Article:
Undergraduate Research Scholars program seeks mentors

Dear faculty, research staff and dissertators,

The Undergraduate Research Scholars program invites you to become a
research mentor!

The Undergraduate Research Scholars program (URS) is currently
accepting project listings from faculty members, post-doctoral fellows,
research scientists, and dissertators who would like to involve a
first-year student or sophomore as a research or creative work
assistant during the 2015-16 academic year. The majority of
Undergraduate Research Scholars are members of historically under-
represented groups: students of color, women in science and
engineering, and/or first-generation college students. They earn course
credit for participating in a year-long course (two semesters) of study
that includes a seminar on issues in research and hands-on experience
with a mentor’s research project or creative endeavor. The URS program
promotes undergraduate research and intellectually creative engagement
in all academic disciplines.

The Benefits

For researchers, the benefits of working with a URS Scholar include the
satisfaction of fostering the development of the independent inquiry
skills with a bright and eager student, acquiring valuable research
assistance, supporting an undergraduate’s exploration of academic and
career interests, and connecting directly with the experiences of
undergraduates on campus. Many URS students stay with their original
mentors throughout their undergraduate careers. Our URS students have
established an impressive record of conference presentations and
academic publications that support their post-graduation endeavors.

How to Become a URS Research Mentor

Complete the on-line form at http://urs.ls.wisc.edu (click on “Submit a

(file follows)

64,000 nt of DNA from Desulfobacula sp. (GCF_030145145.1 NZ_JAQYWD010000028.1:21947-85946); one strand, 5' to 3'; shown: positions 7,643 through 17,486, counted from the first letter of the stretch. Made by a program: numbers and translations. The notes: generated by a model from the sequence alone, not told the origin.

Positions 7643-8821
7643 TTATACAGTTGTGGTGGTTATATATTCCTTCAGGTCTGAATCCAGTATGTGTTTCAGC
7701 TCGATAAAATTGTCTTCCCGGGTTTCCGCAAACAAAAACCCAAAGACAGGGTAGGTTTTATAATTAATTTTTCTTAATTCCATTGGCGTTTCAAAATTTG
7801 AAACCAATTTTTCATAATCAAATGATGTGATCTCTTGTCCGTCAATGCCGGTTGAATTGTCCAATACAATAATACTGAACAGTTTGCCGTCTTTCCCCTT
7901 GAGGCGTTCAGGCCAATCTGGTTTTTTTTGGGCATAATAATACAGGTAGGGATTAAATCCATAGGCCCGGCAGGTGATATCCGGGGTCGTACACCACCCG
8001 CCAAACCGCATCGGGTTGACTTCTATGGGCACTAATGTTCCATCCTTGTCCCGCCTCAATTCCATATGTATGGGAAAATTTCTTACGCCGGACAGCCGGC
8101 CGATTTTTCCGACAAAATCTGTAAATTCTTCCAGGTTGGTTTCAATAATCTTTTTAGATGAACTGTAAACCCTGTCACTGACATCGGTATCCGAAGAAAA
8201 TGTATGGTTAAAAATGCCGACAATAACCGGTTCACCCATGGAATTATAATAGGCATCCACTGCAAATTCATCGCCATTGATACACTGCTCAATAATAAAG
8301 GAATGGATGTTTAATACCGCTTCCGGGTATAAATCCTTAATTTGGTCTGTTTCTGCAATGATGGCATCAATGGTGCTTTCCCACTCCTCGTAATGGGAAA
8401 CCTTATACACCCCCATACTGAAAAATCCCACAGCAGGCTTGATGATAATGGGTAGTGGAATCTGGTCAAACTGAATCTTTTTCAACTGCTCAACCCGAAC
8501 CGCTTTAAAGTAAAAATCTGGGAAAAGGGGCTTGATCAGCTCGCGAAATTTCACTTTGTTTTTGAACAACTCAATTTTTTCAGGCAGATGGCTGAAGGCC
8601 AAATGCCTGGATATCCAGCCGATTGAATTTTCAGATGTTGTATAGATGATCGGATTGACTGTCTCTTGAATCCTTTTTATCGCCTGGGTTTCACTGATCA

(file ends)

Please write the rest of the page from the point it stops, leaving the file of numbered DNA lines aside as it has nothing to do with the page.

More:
research opportunity”) and your project will be listed in our 2015-16
offerings. Interested students will contact you through email early in
the fall semester 2015 (starting at the end of August.) After you
interview prospective students, you may elect to have one or more work
with you for the academic year. URS Scholars register for INTER L&S 250
and earn 2-3 credits per semester. At the end of each semester, we will
ask you to grade the student’s work on their project; then we will
assign the student a final grade reflecting your grade and his or her
work in the URS research seminar.

We urge you to submit your research opportunity as soon as possible.
URS students will start looking for research placement on Thursday,
August 27, 2015.

Where to Go for More Information

If you have questions about becoming a URS research mentor, please
contact Amy Sloane at alsloane@wisc.edu or 265-9726. More information
is available on our website: http://urs.ls.wisc.edu. Thank you for
supporting undergraduate research at UW- Madison!

New group for grad students involved in community-based work

The Morgridge Center for Public Service has created the Association of Graduate Engaged Scholars, a group for graduate students to share resources, network, and problem-solve around their community-engaged work. This group is for anyone who is interested in community-based work, and we are excited to bring graduate students together!

Our first meeting is on Thursday, September 17 from 2-3 in the Round Room of the Red Gym (Room 154).

Download this flyer for more information: Association of Graduate Engaged Scholars.

For questions, contact Haley Madden at hmadden@wisc.edu or (608) 770-1811.

Call for proposals: Kemper K. Knapp Bequest to support UW community, undergrad experiences

The Kemper K. Knapp Bequest Committee is soliciting proposals for special projects taking place in the 2016-2017 academic year.

Knapp grants are usually in the range of $500 to $5,000. According to the terms of the original bequest, the committee favors projects that cross departmental lines and have an impact on the educational and cultural life of the university community, particularly projects that benefit undergraduate students. Knapp funds are not often used for purposes that can and should be supported elsewhere, such as from regular grants or research funding, from fees charged for performances, or from the regular university budget. Nor is the committee inclined to support exhibitions or lectures because other campus committees (e.g., Anonymous Fund Committee, Lectures Committee) have them as a central funding target. The committee encourages registered student organizations to apply, but departmental/program co-sponsorship is required.

When considering requests for funds, the committee keeps in mind the spirit of the will of Kemper K. Knapp. Included is the following language:

In general it is my wish that such funds be used for purposes outside the regular curriculum of the university . . . to cultivate in the student body ideals of honesty, sincerity, earnestness, tolerance, and social and political obligations.